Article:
If $\phi:\mathbb R\rightarrow\mathbb R$ with, $\int_{\mathbb R}\phi(x)\ dx=1$ and $\phi_{\delta}$ is defined by, $\phi_{\delta}(x)=\frac{\phi(\frac{x}{\delta})}{\delta}$. Prove that, for every continuous function $f:\mathbb R\rightarrow\mathbb R$ with compact support,$$f*\phi_{\delta}(x)\overset{(\delta\rightarrow 0)}\longrightarrow f(x)\ ,\forall x\in\mathbb R$$ (where * is the convolution). The rate of convergence may depend on $f$ and $x$.

$\phi_{\delta}$ looks like an approximation of unity, but it is not mentioned that it has a compact support.

Since $f$ has a compact support, $\exists k>0$, s.t. $f(x)=0$, if $\lvert x\rvert>k$. Then,

$f*\phi_{\delta}(x)=\int_{\lvert y\rvert\le k}\phi_{\delta}(x-y)f(y)dy+\int_{\lvert y\rvert>k}\phi_{\delta}(x-y)f(y)dy$

the second summand is zero, so consider the first;

$\int_{\lvert y\rvert\le k}\phi_{\delta}(x-y)f(y)dy\overset{\frac{x-y}{\delta}=u}=\frac{1}{\delta}\delta\int_{u\ge \frac{x-k}{\delta}}\phi(u)f(x-\delta u)du$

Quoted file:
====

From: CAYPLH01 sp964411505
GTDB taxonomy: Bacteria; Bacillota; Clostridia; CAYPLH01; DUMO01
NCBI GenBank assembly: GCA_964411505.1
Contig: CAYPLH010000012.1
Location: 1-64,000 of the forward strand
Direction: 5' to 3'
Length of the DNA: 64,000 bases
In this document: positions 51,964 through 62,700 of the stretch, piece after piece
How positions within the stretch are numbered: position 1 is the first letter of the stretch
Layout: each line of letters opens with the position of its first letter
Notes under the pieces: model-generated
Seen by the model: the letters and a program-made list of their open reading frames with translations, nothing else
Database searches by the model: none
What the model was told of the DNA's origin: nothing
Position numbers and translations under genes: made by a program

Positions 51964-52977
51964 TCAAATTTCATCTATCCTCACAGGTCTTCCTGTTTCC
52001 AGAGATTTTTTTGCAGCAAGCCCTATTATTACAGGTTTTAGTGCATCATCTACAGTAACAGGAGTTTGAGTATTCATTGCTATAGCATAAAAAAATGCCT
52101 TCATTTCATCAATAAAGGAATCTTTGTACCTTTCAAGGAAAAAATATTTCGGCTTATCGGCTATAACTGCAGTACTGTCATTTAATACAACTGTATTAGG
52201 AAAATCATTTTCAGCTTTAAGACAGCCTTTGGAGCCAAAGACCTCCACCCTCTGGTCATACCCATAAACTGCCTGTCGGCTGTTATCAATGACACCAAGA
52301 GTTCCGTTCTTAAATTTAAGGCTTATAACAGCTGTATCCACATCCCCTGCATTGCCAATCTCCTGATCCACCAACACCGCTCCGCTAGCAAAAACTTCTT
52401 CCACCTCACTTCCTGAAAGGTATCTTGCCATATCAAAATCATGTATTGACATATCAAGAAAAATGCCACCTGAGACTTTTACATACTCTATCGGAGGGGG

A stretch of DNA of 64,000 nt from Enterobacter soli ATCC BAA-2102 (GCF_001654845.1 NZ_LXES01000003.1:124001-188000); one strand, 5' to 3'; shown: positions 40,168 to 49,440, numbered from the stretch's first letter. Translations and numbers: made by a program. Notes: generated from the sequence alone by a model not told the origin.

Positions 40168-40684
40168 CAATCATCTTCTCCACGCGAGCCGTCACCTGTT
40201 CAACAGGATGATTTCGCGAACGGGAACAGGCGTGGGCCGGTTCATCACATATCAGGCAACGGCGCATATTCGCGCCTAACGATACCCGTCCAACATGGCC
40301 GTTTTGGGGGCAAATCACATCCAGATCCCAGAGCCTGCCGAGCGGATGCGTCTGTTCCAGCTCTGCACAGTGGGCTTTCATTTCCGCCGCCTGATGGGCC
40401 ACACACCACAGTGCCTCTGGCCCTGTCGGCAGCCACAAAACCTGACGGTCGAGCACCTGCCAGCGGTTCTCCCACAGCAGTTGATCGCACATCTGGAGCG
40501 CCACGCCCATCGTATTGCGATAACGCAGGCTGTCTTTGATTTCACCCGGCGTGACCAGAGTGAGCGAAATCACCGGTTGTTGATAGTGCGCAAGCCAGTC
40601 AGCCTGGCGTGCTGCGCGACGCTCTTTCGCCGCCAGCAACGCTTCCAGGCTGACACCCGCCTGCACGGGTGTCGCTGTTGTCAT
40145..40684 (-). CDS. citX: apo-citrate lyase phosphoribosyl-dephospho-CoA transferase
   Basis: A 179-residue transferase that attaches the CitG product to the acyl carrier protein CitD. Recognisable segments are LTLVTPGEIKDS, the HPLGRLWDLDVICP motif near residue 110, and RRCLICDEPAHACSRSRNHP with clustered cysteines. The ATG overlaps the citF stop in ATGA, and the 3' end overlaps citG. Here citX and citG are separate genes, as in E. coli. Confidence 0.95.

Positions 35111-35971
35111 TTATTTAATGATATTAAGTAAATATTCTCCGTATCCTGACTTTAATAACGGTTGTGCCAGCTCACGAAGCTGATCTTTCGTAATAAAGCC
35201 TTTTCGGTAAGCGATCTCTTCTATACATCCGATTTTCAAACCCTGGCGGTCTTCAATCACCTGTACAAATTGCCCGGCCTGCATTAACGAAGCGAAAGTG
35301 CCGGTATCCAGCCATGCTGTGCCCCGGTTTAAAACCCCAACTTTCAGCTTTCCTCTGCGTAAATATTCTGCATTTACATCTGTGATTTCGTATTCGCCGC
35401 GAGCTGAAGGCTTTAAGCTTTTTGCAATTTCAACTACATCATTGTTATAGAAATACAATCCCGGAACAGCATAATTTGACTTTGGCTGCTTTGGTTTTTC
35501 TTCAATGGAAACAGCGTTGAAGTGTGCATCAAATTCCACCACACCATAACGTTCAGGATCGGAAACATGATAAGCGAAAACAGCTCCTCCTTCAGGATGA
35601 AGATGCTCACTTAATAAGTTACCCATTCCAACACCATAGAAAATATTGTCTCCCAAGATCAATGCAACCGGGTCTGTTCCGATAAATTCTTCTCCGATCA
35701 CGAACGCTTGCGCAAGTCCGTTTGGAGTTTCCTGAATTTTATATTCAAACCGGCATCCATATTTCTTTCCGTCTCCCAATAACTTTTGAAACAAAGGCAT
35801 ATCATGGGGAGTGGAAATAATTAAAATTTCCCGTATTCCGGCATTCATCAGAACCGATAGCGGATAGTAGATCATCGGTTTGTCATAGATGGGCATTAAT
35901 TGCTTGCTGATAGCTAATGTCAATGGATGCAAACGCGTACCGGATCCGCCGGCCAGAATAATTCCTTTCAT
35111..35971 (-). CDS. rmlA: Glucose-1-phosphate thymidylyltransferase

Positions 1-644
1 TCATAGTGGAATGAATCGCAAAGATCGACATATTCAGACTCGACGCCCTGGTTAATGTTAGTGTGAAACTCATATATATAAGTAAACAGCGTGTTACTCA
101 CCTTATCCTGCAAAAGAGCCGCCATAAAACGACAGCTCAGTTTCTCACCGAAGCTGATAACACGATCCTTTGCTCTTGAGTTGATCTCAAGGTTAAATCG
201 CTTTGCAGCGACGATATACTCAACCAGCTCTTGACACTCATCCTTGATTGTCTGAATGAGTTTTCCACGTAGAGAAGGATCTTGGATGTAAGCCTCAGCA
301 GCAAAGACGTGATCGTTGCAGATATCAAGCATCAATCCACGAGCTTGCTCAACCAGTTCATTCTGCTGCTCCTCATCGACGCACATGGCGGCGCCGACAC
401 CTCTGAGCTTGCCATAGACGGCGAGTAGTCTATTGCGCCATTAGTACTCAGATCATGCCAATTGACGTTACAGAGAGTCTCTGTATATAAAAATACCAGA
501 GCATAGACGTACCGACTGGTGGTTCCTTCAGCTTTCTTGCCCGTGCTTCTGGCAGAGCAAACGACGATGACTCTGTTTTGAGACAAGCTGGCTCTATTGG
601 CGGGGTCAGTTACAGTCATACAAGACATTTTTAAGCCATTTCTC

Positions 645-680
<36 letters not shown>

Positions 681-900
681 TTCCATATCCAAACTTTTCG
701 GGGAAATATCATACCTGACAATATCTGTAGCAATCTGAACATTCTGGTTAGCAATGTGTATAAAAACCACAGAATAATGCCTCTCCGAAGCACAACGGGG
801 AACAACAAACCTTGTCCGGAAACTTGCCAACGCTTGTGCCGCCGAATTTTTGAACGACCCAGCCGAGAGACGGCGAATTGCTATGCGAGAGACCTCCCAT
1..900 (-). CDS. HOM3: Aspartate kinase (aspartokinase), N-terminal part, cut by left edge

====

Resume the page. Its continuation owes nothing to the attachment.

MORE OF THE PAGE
$\textbf{-can somebody correct the set of the integral, over which we integrate}$ because $u\ge \frac{x-k}{\delta}≠\mathbb R$ and i guess it must be the whole space.

Can we better choose here if $\lvert y\rvert\le k$ then $x-y\le x+k$ and $u=\frac{x-y}{\delta}\le \frac{x+k}{\delta}$ which implies that $(u\le \frac{x+k}{\delta})\rightarrow\mathbb R$ as $\delta\rightarrow 0$. Can you confirm this ?

$\textbf{-but where do we use the continuity}$ and does $f(x-\delta u)$ make sense ? (already answered)


Since $f$ is continuous you know that $f(x-\delta u)\to f(x)$ as $\delta\to 0$ for all $u\in \mathbb R$. Moreover $f$ is bounded hence $\phi(u)f(x-\delta u)$ can be dominated by $M\phi(u)$. So by Lebesgue theorem you conclude that $$ \int \phi(u) f(x-\delta u)\, du \to \int \phi(u) f(x)\, du = f(x). $$


Your Answer

By clicking “Post Your Answer”, you agree to our terms of service, privacy policy and cookie policy

Not the answer you're looking for? Browse other questions tagged or ask your own question.